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Short Title

Paying for Default

Abstract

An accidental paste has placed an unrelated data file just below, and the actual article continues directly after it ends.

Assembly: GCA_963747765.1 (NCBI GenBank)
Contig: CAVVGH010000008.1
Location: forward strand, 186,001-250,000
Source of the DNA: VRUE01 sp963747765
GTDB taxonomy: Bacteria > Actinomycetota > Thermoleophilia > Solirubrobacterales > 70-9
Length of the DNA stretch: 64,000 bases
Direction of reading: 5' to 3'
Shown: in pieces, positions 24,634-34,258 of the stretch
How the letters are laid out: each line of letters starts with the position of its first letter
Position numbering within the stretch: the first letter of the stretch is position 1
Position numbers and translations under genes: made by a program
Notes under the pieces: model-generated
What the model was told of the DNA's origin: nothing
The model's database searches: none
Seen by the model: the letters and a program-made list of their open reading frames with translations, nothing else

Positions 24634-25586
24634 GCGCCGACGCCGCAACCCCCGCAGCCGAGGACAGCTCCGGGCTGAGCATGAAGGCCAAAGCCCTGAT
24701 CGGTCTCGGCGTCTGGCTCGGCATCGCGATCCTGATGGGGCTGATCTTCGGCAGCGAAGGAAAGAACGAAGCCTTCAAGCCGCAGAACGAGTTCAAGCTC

Both federal spending on financial aid and student loan default rates have increased over the past decade. These trends have intensified policymakers’ concerns that some postsecondary institutions— particularly in the for-profit sector—maximize revenue derived from federal financial aid without helping students to graduate or find employment. Prior studies have analyzed federal financial aid disbursements and student loan default rates in isolation from one another. Therefore, little is known about how much federal aid flows through colleges with high student loan default rates. The present study examines change over time and across sectors in the share of federal financial aid disbursed to institutions with “low,” “medium,” and “high” student loan default rates. We found that the share of federal student aid flowing through colleges with medium and high student loan default rates increased substantially from 2007-08 to 2012-13, but declined in 2013-14 as the national job market improved. However, the reduction in federal financial aid disbursed to for-profit institutions with high student loan default rates occurred prior to the national job-market recovery, suggesting that federal regulations helped to divert federal financial aid from poor-performing institutions.

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